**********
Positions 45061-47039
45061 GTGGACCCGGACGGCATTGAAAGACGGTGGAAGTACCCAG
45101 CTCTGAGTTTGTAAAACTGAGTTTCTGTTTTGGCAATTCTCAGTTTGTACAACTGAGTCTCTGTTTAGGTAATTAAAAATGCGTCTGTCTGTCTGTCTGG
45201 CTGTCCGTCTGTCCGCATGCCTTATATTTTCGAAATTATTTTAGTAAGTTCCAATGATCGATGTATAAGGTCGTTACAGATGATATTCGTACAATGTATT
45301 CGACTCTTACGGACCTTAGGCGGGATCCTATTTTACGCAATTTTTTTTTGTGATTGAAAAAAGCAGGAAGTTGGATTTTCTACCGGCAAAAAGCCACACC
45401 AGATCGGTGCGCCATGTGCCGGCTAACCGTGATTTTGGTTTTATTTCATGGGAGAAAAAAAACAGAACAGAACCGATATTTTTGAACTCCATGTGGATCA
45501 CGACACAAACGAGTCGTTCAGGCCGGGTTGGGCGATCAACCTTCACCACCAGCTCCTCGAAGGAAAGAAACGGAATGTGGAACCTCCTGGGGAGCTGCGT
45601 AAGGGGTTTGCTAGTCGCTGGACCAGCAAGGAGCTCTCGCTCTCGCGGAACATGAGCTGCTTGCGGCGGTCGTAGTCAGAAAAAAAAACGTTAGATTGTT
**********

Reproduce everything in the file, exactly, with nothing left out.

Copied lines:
Positions 45061-47039
45061 GTGGACCCGGACGGCATTGAAAGACGGTGGAAGTACCCAG
45101 CTCTGAGTTTGTAAAACTGAGTTTCTGTTTTGGCAATTCTCAGTTTGTACAACTGAGTCTCTGTTTAGGTAATTAAAAATGCGTCTGTCTGTCTGTCTGG
45201 CTGTCCGTCTGTCCGCATGCCTTATATTTTCGAAATTATTTTAGTAAGTTCCAATGATCGATGTATAAGGTCGTTACAGATGATATTCGTACAATGTATT
45301 CGACTCTTACGGACCTTAGGCGGGATCCTATTTTACGCAATTTTTTTTTGTGATTGAAAAAAGCAGGAAGTTGGATTTTCTACCGGCAAAAAGCCACACC
45401 AGATCGGTGCGCCATGTGCCGGCTAACCGTGATTTTGGTTTTATTTCATGGGAGAAAAAAAACAGAACAGAACCGATATTTTTGAACTCCATGTGGATCA
45501 CGACACAAACGAGTCGTTCAGGCCGGGTTGGGCGATCAACCTTCACCACCAGCTCCTCGAAGGAAAGAAACGGAATGTGGAACCTCCTGGGGAGCTGCGT
45601 AAGGGGTTTGCTAGTCGCTGGACCAGCAAGGAGCTCTCGCTCTCGCGGAACATGAGCTGCTTGCGGCGGTCGTAGTCAGAAAAAAAAACGTTAGATTGTT